While saving for retirement should definitely be your top priority, college is also a major cost that will bite into your savings. You absolutely need to think about saving for college even if it’s nearly two decades away for your little one. People with bachelor’s or associate’s degrees earn more money over their lifetime than those who skip college, according a report from the Federal Reserve Bank of New York. Someone who holds a bachelor’s degree can expect to earn about $1.2 million more from ages 22 to 64 compared to someone with just a high school diploma. If you want your child to have a better life than you do, then stop lying to yourself about not needing to save for college.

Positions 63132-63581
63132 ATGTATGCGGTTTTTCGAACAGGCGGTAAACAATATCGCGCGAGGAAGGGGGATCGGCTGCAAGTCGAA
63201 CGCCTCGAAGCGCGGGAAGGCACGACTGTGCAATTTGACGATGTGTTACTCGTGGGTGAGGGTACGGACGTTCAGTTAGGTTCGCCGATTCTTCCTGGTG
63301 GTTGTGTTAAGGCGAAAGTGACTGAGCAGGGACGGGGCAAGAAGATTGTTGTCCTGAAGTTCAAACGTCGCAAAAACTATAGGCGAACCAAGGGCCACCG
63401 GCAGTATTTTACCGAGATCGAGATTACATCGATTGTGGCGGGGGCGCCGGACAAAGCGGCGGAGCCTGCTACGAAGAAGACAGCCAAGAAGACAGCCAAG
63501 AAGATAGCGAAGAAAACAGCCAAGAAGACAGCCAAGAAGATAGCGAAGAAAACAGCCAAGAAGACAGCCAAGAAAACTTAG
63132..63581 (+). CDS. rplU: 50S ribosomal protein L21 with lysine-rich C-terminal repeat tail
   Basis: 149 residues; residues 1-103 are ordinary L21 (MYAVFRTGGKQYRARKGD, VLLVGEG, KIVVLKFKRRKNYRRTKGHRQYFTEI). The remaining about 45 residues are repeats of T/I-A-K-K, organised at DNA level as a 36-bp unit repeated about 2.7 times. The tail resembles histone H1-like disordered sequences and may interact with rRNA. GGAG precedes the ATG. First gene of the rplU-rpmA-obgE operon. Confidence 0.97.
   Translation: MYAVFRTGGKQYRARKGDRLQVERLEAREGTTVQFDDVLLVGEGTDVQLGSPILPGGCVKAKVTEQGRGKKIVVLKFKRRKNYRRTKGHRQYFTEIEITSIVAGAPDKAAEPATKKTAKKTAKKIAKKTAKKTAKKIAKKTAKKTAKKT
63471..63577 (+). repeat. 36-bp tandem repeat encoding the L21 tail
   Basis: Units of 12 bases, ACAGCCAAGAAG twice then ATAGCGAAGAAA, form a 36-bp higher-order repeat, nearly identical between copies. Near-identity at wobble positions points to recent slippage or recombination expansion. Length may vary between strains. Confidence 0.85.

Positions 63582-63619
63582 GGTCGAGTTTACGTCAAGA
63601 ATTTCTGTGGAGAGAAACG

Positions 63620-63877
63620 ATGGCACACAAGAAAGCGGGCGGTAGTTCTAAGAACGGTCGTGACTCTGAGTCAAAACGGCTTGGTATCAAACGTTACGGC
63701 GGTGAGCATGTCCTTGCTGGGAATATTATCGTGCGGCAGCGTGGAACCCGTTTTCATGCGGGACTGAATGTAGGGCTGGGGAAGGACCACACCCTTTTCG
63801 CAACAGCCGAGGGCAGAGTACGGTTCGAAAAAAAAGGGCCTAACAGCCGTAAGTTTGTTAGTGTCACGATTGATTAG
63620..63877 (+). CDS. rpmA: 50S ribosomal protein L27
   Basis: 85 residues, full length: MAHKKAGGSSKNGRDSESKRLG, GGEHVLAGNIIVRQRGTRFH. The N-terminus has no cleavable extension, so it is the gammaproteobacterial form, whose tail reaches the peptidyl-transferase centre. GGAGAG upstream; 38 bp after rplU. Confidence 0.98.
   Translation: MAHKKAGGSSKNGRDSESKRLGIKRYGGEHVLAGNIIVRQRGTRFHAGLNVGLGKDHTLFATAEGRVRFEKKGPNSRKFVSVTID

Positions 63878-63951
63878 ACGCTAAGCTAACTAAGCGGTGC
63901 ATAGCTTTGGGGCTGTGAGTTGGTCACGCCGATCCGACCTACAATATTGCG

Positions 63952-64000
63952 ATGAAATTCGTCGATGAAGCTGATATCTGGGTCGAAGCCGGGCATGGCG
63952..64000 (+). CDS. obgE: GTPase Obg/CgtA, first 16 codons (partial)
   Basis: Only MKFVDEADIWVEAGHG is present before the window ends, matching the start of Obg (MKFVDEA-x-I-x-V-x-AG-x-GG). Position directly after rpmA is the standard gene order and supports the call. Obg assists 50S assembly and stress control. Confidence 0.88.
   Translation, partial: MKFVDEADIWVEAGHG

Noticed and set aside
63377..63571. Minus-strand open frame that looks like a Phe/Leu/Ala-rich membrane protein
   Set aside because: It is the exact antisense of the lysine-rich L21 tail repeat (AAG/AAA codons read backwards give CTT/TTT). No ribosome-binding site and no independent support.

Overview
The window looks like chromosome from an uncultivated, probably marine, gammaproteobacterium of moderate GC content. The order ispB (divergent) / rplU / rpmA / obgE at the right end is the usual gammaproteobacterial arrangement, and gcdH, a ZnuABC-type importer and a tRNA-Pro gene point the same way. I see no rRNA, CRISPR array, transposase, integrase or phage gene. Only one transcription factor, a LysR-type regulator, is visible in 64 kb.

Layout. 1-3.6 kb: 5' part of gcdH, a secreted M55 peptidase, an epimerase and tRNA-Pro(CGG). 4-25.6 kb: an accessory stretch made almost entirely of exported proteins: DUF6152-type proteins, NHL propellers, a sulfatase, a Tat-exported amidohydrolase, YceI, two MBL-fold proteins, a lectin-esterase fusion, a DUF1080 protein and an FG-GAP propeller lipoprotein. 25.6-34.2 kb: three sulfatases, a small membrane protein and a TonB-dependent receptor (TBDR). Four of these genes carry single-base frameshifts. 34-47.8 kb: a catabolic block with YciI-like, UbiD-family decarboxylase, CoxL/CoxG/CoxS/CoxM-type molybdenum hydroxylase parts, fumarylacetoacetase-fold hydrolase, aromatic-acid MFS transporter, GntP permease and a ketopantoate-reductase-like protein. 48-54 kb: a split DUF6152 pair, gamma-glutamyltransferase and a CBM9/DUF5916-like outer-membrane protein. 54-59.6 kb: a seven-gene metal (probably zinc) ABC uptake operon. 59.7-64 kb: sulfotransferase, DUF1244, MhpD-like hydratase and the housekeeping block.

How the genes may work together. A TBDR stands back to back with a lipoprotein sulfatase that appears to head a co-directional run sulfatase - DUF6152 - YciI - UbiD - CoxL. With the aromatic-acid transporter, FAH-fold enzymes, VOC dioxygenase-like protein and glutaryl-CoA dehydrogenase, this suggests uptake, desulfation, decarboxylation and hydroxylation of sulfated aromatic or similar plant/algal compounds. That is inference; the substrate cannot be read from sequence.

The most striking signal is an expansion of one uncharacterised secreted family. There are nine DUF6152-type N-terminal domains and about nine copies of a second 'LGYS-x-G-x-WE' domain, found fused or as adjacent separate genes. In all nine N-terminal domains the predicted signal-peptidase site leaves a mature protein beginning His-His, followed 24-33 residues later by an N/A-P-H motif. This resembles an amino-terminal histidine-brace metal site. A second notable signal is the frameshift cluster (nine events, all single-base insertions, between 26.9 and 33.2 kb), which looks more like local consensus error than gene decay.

4. One of us needs to stay home with the baby.
Becoming a stay-at-home parent is a feasible option for many families, but not all. A 2012 study by the Pew Research Center shows that about 29 percent of mothers choose to stay at home to take care of their kids, an increase from a modern low of 23 percent in 1999. That increase is a reversal of a long-term decline that persisted for the last three decades of the 20th century, driven by demographic, economic and societal factors like an increase in immigration and a downturn in women’s participation in the labor force.